Demand Reform for Maricopa County Animal Care and Control in Phoenix, Arizona
Demand Reform for Maricopa County Animal Care and Control in Phoenix, Arizona
Why this petition matters
Update: After searching for a new director for 6 months, the second interim director, Debbie McKnight, was named the director. Fortunately, she does have experience in animal welfare and behavior. An animal behavior administrator was also hired. We have been informed that operational changes will be announced soon regarding several areas of concern, however we are not privy to this information. In the 4 months since Ms. McKnight came on board, we have stepped back to allow her time to transition into her new role. The job of director is extremely demanding and, although many toxic, incompetent individuals are gone, some still remain. She also has to still work under the unsupportive Maricopa County Board of Supervisors. Our hope is that she does have their support to enact positive changes.
We do know that there is still a fear of speaking up by employees and volunteers, animals still receive substandard care, training is inadequate, and the toxic environment still exists with no significant consequences for those who bully and act unprofessionally.
Our hope is that Debbie McKnight has the support, desire, and management skills to enact positive change.
Update: We are pleased to report that Director, Michael Mendel, has 'exited' and Assistant County Manager, Valerie Beckett has been reassigned. This is merely the starting point. We are hopeful that Maricopa County will truly address our concerns and work hard to hire the best candidates they can find.
We, the concerned animal welfare community of Maricopa County, have no confidence in the ability of the elected Maricopa County Board of Supervisors : Jack Sellers, Thomas Galvin, Bill Gates, Clint Hickman, and Steve Gallardo, appointed Maricopa County Manager, Joy Rich, Maricopa County Assistant Manager, Valerie Beckett, Maricopa County Animal Care and Control (MCACC) Director, Michael Mendel, and MCACC Deputy Director, Crystal Enojos to run MCACC effectively and to provide proper medical and behavioral care for the animals in their charge.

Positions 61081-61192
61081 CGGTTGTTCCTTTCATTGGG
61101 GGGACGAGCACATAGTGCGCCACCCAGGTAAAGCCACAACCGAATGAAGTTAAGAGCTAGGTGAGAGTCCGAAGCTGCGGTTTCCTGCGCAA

The elected Maricopa County Board of Supervisors (BOS) is mandated by Arizona state law to provide a shelter for Maricopa county and they determine the strategic plan for MCACC. Daily operations are directed by Valerie Beckett, Michael Mendel, and Crystal Enojos under the supervision of Joy Rich. Residents of Maricopa County have tried unsuccessfully - for years - to affect change at MCACC. Our efforts have largely been ignored or met with outright disdain and obfuscation by MCACC leadership and the BOS.
The BOS refuses to communicate with concerned citizens by ignoring telephone calls and emails and by refusing to meet with individuals or a group. The BOS refuses to place MCACC concerns on its formal meeting agenda. Citizen recourse is limited to speaking (2 minute limit) during public comments of board meetings, expressing concerns on social media and going to the media. Even recommendations from a 2015 Task Force the BOS itself commissioned have been largely ignored. Repeated requests to meet with MCACC leadership and pleas for responsible course correction have been met with silence. Task Force Final Report
We will share details below and link to additional specifics of shelter failings. We encourage you to review this information and most importantly, sign this petition to demand change on behalf our shelter animals—past, present, and future—and our communities that depend on and deserve a shelter system and leadership worthy of America’s fourth-largest county.
On June 21, 2022, a veterinarian employed at MCACC for 9 years was mauled by a dog who was exhibiting signs of extreme kennel deterioration. The dog, Kronk, had been taken to an office because he was hyper-salivating, chasing his tail, and self-harming in his kennel. The deputy director, Crystal Enojos, requested a vet check for Kronk while he was in her office. As the veterinarian opened the door to the office, Kronk attacked the vet. Kronk had no collar on and was not leashed so he was unable to be pulled back. The vet could have potentially been killed had the director, Michael Mendel, not been close enough to hear her screams and to pull Kronk off of her. Kronk bit Michael Mendel on the arms and the vet suffered severe wounds to her foot, face, right hand, and head. This was Michael Mendel’s second bite in his short tenure as director from a dog showing serious, documented signs of deterioration. Tow Mater was the first dog to bite him. Both dogs were immediately euthanized.
To many, this would look like an unprovoked attack however there were clear indications that Kronk was mentally struggling and should never have been placed in this situation. Instead of looking at management’s responsibility in this tragedy, they immediately banned any dogs from being in offices and started labeling more dogs as deteriorating and placing them on the euthanization list. As a result of the attack, both the vet who was attacked and another vet resigned immediately. One of the vets had previously emailed HR about her safety concerns following the dissolution of the behavior team. This was the second mauling in less than 3 weeks. Veterinarian Testimony